As the kosher-keeping community continues to seek variety and depth within the world of wine, a new interest has emerged in wines from the American Pacific Northwest, and particularly in pinot noir from the well-known Willamette Valley American Viticultural Area (AVA) in Oregon, which is increasingly compared to the world-famous terroir of Burgundy, in France. Willamette Valley stretches north to south from the Columbia River to Eugene, and from the east and west from the Oregon Coast Mountain Range to the Cascade Mountains. At just over 5,350 square miles, it is Oregon’s largest AVA, and it contains most of the state’s wineries; approximately 900 as of 2021.
Just one of those wineries is currently making kosher wines.
Steve Anderson is the winemaker who made the Twin Suns Reserve Pinot Noir 2021, which is newly released and has just arrived in stores this fall. Managing one of the larger cellar programs in the state, he is a native Oregonian who has been working as a winemaker since 1993. He also makes kosher wines—as he calls it, as part of his Eola Hills-based winery’s “custom crush program”—all from Willamette Valley. These projects are expected to grow and expand this coming year.
Willamette Valley has been compared to Burgundy both because of its mineral rich soil and cool climate. However, the U.S. viticultural policies are also not as restricted by tradition as in France, which has rigid laws regarding when one can pick, how much one can pick, or how much one can make from a hectoliter of grapes, said Anderson, in a phone interview.
“We have volcanic soil, irons, silica-rich and limestones. One of our legacy vineyards actually also has marine sediment, so in the space of 20 meters, there is a difference between the vines that were planted on virtually the same day, with the same root stock.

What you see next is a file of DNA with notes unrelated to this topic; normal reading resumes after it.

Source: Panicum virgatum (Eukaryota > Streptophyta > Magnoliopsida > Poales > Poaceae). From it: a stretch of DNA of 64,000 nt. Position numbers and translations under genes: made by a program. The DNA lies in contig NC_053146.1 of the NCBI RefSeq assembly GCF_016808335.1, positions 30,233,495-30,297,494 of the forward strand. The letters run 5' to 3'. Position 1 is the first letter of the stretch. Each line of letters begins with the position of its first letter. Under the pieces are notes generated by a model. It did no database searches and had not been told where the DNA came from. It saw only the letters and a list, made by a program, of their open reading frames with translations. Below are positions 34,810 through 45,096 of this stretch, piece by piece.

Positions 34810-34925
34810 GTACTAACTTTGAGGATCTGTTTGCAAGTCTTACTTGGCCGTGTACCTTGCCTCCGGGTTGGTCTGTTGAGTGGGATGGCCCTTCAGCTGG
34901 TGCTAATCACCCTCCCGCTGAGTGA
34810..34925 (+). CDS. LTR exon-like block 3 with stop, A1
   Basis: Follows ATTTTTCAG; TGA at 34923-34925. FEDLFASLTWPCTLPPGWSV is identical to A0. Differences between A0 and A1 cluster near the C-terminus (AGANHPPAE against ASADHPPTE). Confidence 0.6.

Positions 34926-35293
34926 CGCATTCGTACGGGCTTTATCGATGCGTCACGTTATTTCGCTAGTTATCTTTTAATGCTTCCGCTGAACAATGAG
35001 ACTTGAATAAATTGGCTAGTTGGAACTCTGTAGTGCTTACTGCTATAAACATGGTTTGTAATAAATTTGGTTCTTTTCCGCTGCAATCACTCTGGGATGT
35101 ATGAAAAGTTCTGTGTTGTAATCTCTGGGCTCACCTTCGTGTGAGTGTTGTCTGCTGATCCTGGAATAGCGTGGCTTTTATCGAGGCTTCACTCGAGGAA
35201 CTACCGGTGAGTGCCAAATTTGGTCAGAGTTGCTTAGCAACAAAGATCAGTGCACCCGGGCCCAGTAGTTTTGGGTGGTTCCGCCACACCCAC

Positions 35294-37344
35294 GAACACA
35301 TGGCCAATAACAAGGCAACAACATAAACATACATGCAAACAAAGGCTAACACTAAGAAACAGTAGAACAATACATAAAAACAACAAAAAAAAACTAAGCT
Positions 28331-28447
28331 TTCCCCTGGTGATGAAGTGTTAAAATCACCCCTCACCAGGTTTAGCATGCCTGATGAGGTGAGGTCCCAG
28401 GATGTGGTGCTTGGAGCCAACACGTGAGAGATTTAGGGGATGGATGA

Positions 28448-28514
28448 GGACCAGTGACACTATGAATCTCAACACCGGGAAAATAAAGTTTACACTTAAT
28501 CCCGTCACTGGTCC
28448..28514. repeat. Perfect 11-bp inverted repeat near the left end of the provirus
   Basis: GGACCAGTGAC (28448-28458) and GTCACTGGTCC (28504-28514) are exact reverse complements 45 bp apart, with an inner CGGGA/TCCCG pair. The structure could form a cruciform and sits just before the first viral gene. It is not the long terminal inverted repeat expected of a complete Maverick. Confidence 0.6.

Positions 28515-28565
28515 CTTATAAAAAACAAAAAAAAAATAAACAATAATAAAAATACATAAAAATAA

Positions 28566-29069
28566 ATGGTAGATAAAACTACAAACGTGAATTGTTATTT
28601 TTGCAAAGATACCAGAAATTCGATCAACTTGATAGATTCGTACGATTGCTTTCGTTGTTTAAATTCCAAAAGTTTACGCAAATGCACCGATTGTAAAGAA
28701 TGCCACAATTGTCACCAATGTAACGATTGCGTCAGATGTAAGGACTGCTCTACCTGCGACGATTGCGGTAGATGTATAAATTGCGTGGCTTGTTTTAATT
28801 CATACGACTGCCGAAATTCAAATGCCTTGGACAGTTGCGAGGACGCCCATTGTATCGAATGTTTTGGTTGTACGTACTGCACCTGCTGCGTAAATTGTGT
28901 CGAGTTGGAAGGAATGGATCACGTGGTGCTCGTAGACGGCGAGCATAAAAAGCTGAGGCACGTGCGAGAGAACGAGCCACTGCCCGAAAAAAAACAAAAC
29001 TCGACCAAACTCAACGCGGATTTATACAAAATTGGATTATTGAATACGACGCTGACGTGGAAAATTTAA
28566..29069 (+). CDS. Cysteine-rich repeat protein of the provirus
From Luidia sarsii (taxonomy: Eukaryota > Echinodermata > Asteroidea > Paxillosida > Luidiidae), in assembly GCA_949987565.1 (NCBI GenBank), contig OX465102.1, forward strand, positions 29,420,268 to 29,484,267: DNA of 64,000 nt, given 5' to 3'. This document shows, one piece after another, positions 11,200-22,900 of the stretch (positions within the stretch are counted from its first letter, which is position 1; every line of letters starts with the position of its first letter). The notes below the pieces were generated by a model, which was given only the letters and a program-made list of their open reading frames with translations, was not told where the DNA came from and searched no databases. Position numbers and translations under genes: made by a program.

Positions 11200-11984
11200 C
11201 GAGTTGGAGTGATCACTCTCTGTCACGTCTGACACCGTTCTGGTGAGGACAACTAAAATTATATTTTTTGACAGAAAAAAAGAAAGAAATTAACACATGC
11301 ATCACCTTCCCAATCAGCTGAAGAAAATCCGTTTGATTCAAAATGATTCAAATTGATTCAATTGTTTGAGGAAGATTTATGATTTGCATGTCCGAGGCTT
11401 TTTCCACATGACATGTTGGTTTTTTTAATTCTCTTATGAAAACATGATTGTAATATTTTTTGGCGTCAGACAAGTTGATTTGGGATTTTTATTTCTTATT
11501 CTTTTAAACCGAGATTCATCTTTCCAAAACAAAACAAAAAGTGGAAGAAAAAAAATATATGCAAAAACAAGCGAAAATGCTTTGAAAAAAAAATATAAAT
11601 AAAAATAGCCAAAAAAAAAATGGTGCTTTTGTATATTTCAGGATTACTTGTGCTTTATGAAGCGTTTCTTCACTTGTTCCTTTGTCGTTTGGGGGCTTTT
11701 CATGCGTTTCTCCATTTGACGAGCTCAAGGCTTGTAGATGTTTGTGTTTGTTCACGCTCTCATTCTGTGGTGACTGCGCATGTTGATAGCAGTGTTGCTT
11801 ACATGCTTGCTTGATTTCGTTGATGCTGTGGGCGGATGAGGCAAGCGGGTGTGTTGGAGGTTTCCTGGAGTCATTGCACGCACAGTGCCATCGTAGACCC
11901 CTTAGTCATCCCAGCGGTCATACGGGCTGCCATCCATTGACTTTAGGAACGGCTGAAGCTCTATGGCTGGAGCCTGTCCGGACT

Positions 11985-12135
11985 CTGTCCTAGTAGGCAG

My preference is that iron-rich, red-clay soil; it is a more fruit-forward soil, depending on how you make the wines. I want you to taste the fruit that the wine was made from rather than the influence of the oak. I want oak to be an accent. For me, the tannins, or astringency, comes solely from grape skin and seeds and not from the introduction of new oak,” he said.
The Twin Suns Reserve Pinot Noir 2021 was aged in neutral oak (barrels no less than five years old), for 12 months. The result is a fruit forward blast of concentrated flavor, rife with a ka-pow essense of strawberries and red cherries, with a velvety mouthfeel and lingering, fruity yet balanced finish. It is unlike any pinot noir I’ve ever tried. “Yes, most of the older Burgundian wines I’ve tried have a strawberry or berried perfume, but it’s sort of ghostly, ethereal. This is not that,” Anderson said.
“Even burgundy is very big when young, but it has the bones to stay together and develop further,” said Burgundy wine expert Andrew Breskin, who buys and sells high end kosher wine through his specialty wine company Liquid Kosher. “Some new world pinot does not have enough acidity, so after time all you’re left with is oak,” he warned.
“Old world wines take more time to develop in the bottle whereas new world wines are more brash and ready to drink sooner,” added Anderson, noting that acidity and age-ability are present in Oregonian wines and his, specifically. He said he recently tried good ones from closer to the beginning of his career in the early 2000s, but as a personal preference, he tends to drink them younger.